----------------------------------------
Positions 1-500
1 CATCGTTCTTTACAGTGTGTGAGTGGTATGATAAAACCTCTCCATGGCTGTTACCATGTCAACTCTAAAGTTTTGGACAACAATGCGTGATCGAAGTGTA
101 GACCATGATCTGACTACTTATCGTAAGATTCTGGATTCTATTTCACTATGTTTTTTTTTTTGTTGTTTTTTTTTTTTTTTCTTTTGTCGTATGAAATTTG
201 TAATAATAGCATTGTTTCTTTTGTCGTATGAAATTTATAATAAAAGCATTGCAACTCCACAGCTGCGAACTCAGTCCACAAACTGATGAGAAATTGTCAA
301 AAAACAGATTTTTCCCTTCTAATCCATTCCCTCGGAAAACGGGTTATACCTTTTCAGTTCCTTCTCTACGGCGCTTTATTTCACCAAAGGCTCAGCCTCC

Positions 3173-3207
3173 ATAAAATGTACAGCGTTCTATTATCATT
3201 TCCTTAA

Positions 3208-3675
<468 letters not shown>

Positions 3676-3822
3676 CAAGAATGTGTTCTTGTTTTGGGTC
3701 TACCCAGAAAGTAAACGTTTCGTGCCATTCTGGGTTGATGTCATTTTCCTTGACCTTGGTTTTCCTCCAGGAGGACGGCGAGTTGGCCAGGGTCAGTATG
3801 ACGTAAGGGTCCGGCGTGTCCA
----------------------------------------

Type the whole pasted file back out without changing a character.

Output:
Positions 1-500
1 CATCGTTCTTTACAGTGTGTGAGTGGTATGATAAAACCTCTCCATGGCTGTTACCATGTCAACTCTAAAGTTTTGGACAACAATGCGTGATCGAAGTGTA
101 GACCATGATCTGACTACTTATCGTAAGATTCTGGATTCTATTTCACTATGTTTTTTTTTTTGTTGTTTTTTTTTTTTTTTCTTTTGTCGTATGAAATTTG
201 TAATAATAGCATTGTTTCTTTTGTCGTATGAAATTTATAATAAAAGCATTGCAACTCCACAGCTGCGAACTCAGTCCACAAACTGATGAGAAATTGTCAA
301 AAAACAGATTTTTCCCTTCTAATCCATTCCCTCGGAAAACGGGTTATACCTTTTCAGTTCCTTCTCTACGGCGCTTTATTTCACCAAAGGCTCAGCCTCC

Positions 3173-3207
3173 ATAAAATGTACAGCGTTCTATTATCATT
3201 TCCTTAA

Positions 3208-3675
<468 letters not shown>

Positions 3676-3822
3676 CAAGAATGTGTTCTTGTTTTGGGTC
3701 TACCCAGAAAGTAAACGTTTCGTGCCATTCTGGGTTGATGTCATTTTCCTTGACCTTGGTTTTCCTCCAGGAGGACGGCGAGTTGGCCAGGGTCAGTATG
3801 ACGTAAGGGTCCGGCGTGTCCA